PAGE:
Cowen revealed that TfL has had to invest in new back-end systems to make this project possible, some of which it has developed in-house, others it has sourced from suppliers. He wasn’t willing to say which suppliers TfL was working with.
The problem of weekly, monthly and annual travel cards will also be addressed by the more centralised architecture when using contactless payments.
"TfL will be introducing weekly capping next year for this. It will work exactly the same way daily capping will work, except extended to a weekly basis. So, if I travel Monday to Thursday, and by Thursday I’ve paid in pay-as-you-go charges the equivalent of the travel card price, for the rest of the week I won’t be charged any travel," said Cowen.
"The other element is monthly and annual season tickets. The longer term plan is that you will be able to go online, buy a monthly or annual season ticket and nominate a credit or debit card that you will be travelling with."
He added: "So when at the end of each day TfL does the fare calculation, it will recognise that you have a monthly zone 1-2 travel card, and 90 per cent of your journeys were within that, but will charge you for the trips you made outside those zones."
The end of Oyster as we know it?
However, what does contactless mean for the current Oyster card system? Will it be made redundant by contactless debit and credit cards? Not exactly. Cowen insists that TfL will always have to provide a mechanism for people to travel, even if they don’t have debit or credit cards.
However, the Oyster system as it is currently set up – with all of the calculations happening at the readers and with data being stored on the card – may cease to exist and be replaced by NFC enabled Oyster cards.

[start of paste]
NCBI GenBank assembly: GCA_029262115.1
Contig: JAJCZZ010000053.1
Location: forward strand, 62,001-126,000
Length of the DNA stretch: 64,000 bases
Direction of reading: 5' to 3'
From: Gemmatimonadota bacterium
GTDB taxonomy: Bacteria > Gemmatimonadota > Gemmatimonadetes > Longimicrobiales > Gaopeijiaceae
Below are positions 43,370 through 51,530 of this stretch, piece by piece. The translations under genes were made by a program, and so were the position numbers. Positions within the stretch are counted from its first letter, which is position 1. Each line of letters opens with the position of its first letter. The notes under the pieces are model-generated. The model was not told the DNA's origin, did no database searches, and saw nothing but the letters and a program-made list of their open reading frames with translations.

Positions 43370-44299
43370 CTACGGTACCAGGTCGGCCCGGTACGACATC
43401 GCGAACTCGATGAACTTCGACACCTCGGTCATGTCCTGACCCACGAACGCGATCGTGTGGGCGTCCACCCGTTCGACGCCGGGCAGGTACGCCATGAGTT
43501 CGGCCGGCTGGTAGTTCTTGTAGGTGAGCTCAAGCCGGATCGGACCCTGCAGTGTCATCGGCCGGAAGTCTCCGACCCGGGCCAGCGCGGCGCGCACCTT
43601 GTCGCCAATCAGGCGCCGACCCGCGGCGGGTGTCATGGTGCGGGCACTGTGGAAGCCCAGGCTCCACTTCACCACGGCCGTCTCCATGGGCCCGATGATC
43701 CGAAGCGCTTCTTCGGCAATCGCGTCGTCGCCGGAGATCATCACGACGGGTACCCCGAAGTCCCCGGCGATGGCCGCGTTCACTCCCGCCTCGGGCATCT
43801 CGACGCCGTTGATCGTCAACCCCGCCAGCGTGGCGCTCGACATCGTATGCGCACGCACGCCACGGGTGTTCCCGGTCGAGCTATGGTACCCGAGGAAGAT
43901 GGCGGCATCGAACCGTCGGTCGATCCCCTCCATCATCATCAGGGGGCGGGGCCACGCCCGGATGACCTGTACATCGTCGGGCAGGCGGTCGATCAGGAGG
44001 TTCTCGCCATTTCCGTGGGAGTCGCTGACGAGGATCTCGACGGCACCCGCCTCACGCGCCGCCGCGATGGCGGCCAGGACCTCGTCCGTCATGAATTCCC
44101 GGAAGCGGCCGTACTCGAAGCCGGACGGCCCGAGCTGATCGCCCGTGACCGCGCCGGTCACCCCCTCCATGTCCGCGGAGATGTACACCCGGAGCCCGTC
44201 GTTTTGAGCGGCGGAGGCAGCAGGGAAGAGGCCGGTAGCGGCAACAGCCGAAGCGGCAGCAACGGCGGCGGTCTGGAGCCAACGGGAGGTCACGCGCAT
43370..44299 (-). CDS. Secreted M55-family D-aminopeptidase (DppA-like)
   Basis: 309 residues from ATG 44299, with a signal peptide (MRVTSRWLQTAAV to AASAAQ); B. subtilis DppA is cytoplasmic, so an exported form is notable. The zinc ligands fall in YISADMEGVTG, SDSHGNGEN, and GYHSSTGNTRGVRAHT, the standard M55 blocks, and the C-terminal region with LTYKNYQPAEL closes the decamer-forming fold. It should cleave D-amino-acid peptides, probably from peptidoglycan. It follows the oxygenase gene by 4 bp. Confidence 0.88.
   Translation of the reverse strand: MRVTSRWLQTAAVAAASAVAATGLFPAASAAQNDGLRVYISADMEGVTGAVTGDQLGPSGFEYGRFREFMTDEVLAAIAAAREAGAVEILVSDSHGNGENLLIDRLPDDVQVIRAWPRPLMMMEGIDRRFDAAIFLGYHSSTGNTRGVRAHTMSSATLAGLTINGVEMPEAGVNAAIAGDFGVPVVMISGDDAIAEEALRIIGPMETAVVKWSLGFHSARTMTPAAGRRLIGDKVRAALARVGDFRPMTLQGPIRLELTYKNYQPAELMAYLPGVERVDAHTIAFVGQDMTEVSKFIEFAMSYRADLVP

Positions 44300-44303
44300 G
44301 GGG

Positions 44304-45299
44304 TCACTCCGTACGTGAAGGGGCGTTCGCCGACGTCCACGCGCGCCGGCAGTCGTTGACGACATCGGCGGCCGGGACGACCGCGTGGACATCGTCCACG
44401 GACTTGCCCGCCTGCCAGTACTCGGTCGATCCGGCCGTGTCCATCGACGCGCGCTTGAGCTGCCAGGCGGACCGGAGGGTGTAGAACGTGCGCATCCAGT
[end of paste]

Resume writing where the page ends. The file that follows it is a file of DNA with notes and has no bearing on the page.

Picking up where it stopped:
"In the short to medium term the two will co-exist. TfL has the obligation to serve every customer that wants to use the system, and obviously that includes people that do not have, or choose not to have a contactless card," said Cowen.
"However, in the medium term, Oyster may be replaced by something else. It is quite likely that there could continue to be an Oyster card, but the technology that sits behind it could be very different to what sits behind it today."
He added: "I think it’s very reasonable to assume that they will be looking to move from the current card-based, highly distributed architecture that they have today, to a back-office account based system. Part of this is to rationalise their systems and reduce replication."
Because TfL’s NFC technology is based on the EMV contactless payments industry standard, which has been adopted by the major credit and debit card distributors, this means that consumers could also soon be using their mobile phones to access London’s transport network.
Cowen explained: “This is one of the great benefits of adopting a standard like EMV contactless. Because it’s open and standardised, not closed and proprietary like Oyster, TfL would not have to get involved in the deployment of mobile phones in order for them to work on system.
"By enabling the Oyster reader to accept an EMV standards-based NFC credit card, you also enable that Oyster reader to accept an EMV standards-based NFC mobile phone."
The world is watching
Cowen closed the discussion by highlighting the significance of TfL’s project. He said that the global attention on London is 'incredible'.
He said: "This will most likely be a world first. No other city in the world has done this before now – London is likely to be the first city to roll out these systems across its entire network."
"We have the world watching and if it is successful it is likely we will see this model replicated across the globe."